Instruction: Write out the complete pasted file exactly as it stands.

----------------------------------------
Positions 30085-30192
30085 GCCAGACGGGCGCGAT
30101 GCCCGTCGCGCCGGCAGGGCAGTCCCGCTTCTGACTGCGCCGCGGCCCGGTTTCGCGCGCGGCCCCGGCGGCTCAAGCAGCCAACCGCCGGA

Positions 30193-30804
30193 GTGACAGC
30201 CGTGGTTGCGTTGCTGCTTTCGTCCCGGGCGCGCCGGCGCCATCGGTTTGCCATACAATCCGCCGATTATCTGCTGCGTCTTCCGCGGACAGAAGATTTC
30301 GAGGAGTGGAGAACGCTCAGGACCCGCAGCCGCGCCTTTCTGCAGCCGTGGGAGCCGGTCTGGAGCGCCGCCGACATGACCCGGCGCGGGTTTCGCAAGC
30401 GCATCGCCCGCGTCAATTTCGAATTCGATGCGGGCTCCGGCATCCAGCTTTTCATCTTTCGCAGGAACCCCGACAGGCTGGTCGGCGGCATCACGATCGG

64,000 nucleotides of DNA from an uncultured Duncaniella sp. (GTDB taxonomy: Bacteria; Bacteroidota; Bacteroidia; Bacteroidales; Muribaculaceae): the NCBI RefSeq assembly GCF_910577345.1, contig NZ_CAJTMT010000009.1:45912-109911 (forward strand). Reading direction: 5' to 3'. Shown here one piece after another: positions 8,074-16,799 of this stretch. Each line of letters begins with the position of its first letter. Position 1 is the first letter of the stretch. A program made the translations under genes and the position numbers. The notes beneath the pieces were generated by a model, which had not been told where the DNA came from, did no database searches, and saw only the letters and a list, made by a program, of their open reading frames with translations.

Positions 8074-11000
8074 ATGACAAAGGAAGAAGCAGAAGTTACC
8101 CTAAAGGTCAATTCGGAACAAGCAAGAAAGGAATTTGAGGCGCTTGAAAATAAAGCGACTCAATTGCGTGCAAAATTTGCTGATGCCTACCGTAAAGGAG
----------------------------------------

Positions 30085-30192
30085 GCCAGACGGGCGCGAT
30101 GCCCGTCGCGCCGGCAGGGCAGTCCCGCTTCTGACTGCGCCGCGGCCCGGTTTCGCGCGCGGCCCCGGCGGCTCAAGCAGCCAACCGCCGGA

Positions 30193-30804
30193 GTGACAGC
30201 CGTGGTTGCGTTGCTGCTTTCGTCCCGGGCGCGCCGGCGCCATCGGTTTGCCATACAATCCGCCGATTATCTGCTGCGTCTTCCGCGGACAGAAGATTTC
30301 GAGGAGTGGAGAACGCTCAGGACCCGCAGCCGCGCCTTTCTGCAGCCGTGGGAGCCGGTCTGGAGCGCCGCCGACATGACCCGGCGCGGGTTTCGCAAGC
30401 GCATCGCCCGCGTCAATTTCGAATTCGATGCGGGCTCCGGCATCCAGCTTTTCATCTTTCGCAGGAACCCCGACAGGCTGGTCGGCGGCATCACGATCGG

64,000 nucleotides of DNA from an uncultured Duncaniella sp. (GTDB taxonomy: Bacteria; Bacteroidota; Bacteroidia; Bacteroidales; Muribaculaceae): the NCBI RefSeq assembly GCF_910577345.1, contig NZ_CAJTMT010000009.1:45912-109911 (forward strand). Reading direction: 5' to 3'. Shown here one piece after another: positions 8,074-16,799 of this stretch. Each line of letters begins with the position of its first letter. Position 1 is the first letter of the stretch. A program made the translations under genes and the position numbers. The notes beneath the pieces were generated by a model, which had not been told where the DNA came from, did no database searches, and saw only the letters and a list, made by a program, of their open reading frames with translations.

Positions 8074-11000
8074 ATGACAAAGGAAGAAGCAGAAGTTACC
8101 CTAAAGGTCAATTCGGAACAAGCAAGAAAGGAATTTGAGGCGCTTGAAAATAAAGCGACTCAATTGCGTGCAAAATTTGCTGATGCCTACCGTAAAGGAG